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Nautilus seabed mining project jeopardized again: The company, the first to explore the ocean floor for polymetallic massive sulphide deposits, was granted a mining lease by the PNG authorities in January 2011, following the environmental permit award in December 2009.
But the mine developer has been swimming in choppy waters ever since. It faces critics from the environmentalist and the marine biologist community as per the consequences of its Solwara 1 gold, copper and silver project. The company has also been locked in a dispute with the government of the South East Asian nation since June over ownership of the project, located in the Bismarck Sea.
Over 20,000 signatures submitted to PNG Mining Minister Byron Chan by residents from the provinces of Madang, Oro and New Britain, stating that they don’t want the project to go ahead, reports Radio New Zealand.
Locals insist they have seen dead fish washing up on beaches and that the water has been polluted by the exploration work. But a company's spokesperson told MINING.com that there is absolutely no truth to those claims.
PNG landowners want seabed mining stopped: "What guarantees do we have that the explorations going on are not
disturbing our eco-system from the sea floor and up?" New Ireland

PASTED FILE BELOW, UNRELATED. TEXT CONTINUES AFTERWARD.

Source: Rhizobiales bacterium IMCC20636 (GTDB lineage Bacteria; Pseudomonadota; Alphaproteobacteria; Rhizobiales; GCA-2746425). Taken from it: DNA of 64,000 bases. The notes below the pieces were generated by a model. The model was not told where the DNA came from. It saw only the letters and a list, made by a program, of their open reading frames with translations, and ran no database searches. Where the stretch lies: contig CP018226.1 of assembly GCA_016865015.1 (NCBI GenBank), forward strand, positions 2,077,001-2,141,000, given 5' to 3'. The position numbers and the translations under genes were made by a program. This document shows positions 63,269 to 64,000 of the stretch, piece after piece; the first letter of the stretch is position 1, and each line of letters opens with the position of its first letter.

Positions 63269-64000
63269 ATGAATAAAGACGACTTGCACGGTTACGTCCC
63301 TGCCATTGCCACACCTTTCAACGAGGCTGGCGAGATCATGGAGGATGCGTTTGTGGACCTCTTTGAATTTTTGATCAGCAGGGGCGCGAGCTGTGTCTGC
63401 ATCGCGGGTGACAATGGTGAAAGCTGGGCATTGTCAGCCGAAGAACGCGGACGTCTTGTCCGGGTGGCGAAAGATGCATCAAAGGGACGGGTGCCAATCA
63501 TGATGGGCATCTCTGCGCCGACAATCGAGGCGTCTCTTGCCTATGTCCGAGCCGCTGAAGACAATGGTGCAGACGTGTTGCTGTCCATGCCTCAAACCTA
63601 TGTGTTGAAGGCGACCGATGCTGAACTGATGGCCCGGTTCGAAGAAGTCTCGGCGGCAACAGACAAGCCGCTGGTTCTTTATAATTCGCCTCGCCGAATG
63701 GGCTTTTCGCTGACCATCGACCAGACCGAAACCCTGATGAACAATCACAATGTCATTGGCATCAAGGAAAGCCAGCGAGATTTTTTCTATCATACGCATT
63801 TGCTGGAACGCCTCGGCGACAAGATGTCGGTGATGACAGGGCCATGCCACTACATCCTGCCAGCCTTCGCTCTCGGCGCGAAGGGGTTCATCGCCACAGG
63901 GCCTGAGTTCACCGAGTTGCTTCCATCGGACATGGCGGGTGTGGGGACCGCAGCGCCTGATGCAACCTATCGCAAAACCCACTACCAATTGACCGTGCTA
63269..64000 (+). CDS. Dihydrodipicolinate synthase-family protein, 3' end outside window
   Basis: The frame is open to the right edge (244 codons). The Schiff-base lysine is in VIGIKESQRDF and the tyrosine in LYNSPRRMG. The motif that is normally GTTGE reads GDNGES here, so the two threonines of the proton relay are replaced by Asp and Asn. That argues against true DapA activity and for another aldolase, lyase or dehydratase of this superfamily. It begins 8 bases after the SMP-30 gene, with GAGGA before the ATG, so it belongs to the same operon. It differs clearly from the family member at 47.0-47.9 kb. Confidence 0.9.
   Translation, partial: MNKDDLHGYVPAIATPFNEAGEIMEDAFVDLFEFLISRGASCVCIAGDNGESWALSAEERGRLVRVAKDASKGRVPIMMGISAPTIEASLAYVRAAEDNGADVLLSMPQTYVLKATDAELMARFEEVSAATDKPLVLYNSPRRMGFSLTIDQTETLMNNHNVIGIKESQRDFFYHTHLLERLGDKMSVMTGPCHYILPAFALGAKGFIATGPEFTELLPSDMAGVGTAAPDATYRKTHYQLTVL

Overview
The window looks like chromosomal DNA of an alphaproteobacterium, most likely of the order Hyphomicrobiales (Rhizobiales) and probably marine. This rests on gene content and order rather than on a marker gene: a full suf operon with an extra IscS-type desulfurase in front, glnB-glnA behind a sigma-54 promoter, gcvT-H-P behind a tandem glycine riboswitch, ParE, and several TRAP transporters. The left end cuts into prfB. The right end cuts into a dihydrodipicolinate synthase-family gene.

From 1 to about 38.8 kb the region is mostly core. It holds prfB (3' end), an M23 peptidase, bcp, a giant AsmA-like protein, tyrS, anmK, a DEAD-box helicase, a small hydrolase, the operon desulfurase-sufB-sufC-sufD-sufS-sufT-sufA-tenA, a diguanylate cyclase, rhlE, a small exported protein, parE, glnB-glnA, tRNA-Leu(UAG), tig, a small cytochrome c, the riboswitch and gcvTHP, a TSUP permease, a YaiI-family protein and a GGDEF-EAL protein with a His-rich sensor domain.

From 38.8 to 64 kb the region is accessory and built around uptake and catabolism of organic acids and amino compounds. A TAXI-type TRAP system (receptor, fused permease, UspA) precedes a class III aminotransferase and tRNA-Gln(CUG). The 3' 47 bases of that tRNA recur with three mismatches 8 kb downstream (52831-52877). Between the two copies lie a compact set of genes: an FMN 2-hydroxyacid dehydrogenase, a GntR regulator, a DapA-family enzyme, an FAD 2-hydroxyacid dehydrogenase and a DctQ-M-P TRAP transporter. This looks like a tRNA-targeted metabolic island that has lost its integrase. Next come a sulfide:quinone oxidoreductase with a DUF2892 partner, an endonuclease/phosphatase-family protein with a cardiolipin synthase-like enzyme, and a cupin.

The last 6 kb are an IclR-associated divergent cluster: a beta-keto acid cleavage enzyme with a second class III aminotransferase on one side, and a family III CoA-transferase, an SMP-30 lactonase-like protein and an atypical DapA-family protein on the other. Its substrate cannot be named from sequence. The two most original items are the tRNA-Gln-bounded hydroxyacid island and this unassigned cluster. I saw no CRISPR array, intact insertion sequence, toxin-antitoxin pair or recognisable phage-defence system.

resident Oigen Schulze said.
It's Time to Rethink Our 'Manifest Destiny': Companies are interested in mining cobalt-rich crusts on Pacific
seamounts, and Nautilus Minerals is set to begin the first ever
commercial mining of deep-sea hydrothermal vents off Papua New Guinea.
Tesoros minerales, a un paso de la explotación: gobiernos y empresas buscan explotaciones alternativas. Y buena parte de
ellas las están encontrando en los fondos marinos, en las plataformas
continentales, en lugares hasta ahora poco accesibles como el Ártico, en
los salares de Argentina, Bolivia y Chile, o incluso en las formaciones
de pizarra de EE UU - que, según el presidente de la multinacional
Chesapeake Energy, Aubrey McClendon, podrían hacer del país «el Arabia
Saudí del gas natural».
Nautilus Minerals plumbs new depths, comes up smelling of roses: Shareholders in Nautilus – after today's jump worth $224 million on the Toronto big board – have seen the value of their investments plummet by 44% since the company initiated a legal battle on June 1 over the copper-gold-silver project in the Bismarck Sea and the troubles with its German shipbuilders.
Last week the firm closed a private placement at 90c that raised $33.9 million to continue to build its Seafloor Production System.
All the major shareholders of the company supported the offer – Oman's MB Holdings increased its stake to just under 17%, Metalloinvest held at 21% while Anglo American maintained its interest at 11%.
Nautilus has not ruled out returning to the market for more money or finding JV partners to bring the project to completion.